Culture | The Kid ain’t funny

Local sketch comedy show fails to get laughs despite some interesting material

Before going to see The Chicoutimi Kid, a sketch comedy play about Quebec, I mentioned my plans to a friend. A francophone Montrealer, she didn’t skip a beat, but groaned melodramatically and explained that Québecois comedy is unbearable, vulgar, and not particularly funny.

Excited to prove her wrong, I arrived at the Theâtre Ste-Catherine last Friday looking forward to trenchant satire, jokes that blurred linguistic boundaries, and ribald takes on the state of la belle province. My plan was working well until I left two hours later without having laughed, with memories of bad jokes about pot, bad French Canadian accents, and an overweight exotic dancer who also happened to be the main character’s mother regrettably yet vividly imprinted on my mind.

Vulgarity isn’t the issue here, nor are politics. It would be easy to find fault with The Chicoutimi Kid for being offensive – for being crude, or sexist, or trading in on the most overly simplistic stereotypes. These are no doubt legitimate concerns, but at an even more basic level than that, the play simply didn’t fulfil the single inviolable rule of comedy: it wasn’t funny.

The show follows Larry Welkes, an alcoholic anglophone separatist from Ville-Emard (“right next to the Verdun”), and his taciturn friend, the titular Chicoutimi Kid, as they travel around the province, meeting a motley group of people, including a pair of francophone, hippie-girl hitchhikers; a middle-aged Berri-UQAM street punk; a pure laine stripper; and a louche drunk called Sugar Rock St-Pierre.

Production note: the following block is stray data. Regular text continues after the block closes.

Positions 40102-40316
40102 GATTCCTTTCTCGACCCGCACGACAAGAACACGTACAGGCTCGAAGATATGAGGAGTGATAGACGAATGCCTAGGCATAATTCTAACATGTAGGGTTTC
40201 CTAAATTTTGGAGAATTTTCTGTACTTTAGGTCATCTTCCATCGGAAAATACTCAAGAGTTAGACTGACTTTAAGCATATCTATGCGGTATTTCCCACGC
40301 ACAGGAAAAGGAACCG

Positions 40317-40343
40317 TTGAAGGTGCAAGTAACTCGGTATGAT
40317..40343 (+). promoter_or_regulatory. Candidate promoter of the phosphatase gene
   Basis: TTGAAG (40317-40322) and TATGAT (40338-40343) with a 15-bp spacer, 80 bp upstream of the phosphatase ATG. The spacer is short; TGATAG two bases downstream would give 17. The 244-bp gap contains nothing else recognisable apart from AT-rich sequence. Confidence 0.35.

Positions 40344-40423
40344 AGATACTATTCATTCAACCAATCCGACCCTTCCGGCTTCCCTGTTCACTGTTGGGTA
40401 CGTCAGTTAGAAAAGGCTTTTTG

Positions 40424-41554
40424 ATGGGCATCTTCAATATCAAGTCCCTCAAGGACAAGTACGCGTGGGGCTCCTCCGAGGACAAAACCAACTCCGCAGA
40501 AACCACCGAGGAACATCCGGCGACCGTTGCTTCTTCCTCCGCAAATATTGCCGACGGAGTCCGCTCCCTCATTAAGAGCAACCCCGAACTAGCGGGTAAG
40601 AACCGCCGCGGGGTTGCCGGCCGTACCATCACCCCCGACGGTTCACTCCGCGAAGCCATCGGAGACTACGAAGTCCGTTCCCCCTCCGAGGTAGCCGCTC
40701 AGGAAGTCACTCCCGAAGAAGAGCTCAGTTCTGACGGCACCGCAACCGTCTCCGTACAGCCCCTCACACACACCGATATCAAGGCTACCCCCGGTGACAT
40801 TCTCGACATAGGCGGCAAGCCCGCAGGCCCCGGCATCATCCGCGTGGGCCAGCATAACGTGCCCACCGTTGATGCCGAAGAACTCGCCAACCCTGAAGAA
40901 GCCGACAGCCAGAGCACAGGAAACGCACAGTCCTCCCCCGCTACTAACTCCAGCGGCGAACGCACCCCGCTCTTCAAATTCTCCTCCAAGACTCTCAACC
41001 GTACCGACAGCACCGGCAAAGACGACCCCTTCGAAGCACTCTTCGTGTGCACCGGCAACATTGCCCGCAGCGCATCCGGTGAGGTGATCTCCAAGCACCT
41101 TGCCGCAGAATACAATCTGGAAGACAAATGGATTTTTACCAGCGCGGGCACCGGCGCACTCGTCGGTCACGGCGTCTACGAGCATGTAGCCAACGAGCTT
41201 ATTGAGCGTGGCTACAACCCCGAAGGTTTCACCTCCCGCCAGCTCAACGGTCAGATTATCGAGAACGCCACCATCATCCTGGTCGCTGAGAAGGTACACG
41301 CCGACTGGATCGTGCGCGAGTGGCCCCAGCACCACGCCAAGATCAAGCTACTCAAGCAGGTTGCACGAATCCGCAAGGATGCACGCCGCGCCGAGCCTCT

Not that I’d claim that washed-up, loser types can’t make successful comedy – take the slew of slacker movies by Judd Apatow and his ilk, or perhaps the Coen brothers’ Big Lebowski – but there’s a catch: these less-than-accomplished individuals created for our entertainment need to be funny, endearing, or, at the very least, idiosyncratic. The Chicoutimi Kid’s characters, quite simply, are none of those things.

Obscured by a façade of badly told raunchy gags, the ideas behind the show have potential. The show’s writer, Alain Mercieca, explained that he was trying to examine the complexities of Québecois identity. “Larry says he doesn’t believe in borders. He is a world citizen, yet at the same time he feels that a place as big and rich as Quebec must be considered a country,” Mercieca explains. “Larry is in love with the world, but his world is Quebec.”

And, despite the nearly complete lack of successful humour in the play, there are moments when the dark clouds of unfunny comedy thin, revealing the complexity that Mercieca and his co-actors are trying to convey.

At one point, Larry picks up a copy of Le Devoir and begins rhapsodizing about how “this paper is only eight pages! In Quebec, you take the good bourgeois when you want it,” a line that, delivered with more thoughtfulness, might cuttingly express the ongoing tensions in Québecois political discourse between populism and intellectualism.

A few minutes later, at Berri-UQAM, Larry listens to a street punk complain about “St-Henri hipster kids with ukuleles, banjos, tight rolled up jeans, and fixed gear bikes” ruining his formerly grungy neighbourhood. Again, this line alone points to a keen awareness of gentrification, subcultures, and Montreal’s polymorphous character, but barely even registers among the bad accents and poorly-played drunkenness.

The handful of lines like these, though lost in the morass of The Chicoutimi Kid, do reveal that Mercieca and his fellow comedians have a feel for how to translate the complexities of Québecois society into comedy. This begs the question, then, of why the play is so full of bad, crude jokes that are not so much offensive as they are boring.

The disaster was not unmitigated. In fact, the show was all the more frustrating because it’s easy to see how it could have evolved differently; the tritely vulgar script shows small signs of the type of self-awareness that makes crude humour funny, as well as a keenly satirical sensibility.

However, these were both lost in the boring, raunchy mire of The Chicoutimi Kid. When I called my friend the next day, I had to admit that while I stay hopeful to find some good Quebec-based comedy in the future, this show definitely didn’t prove her wrong.


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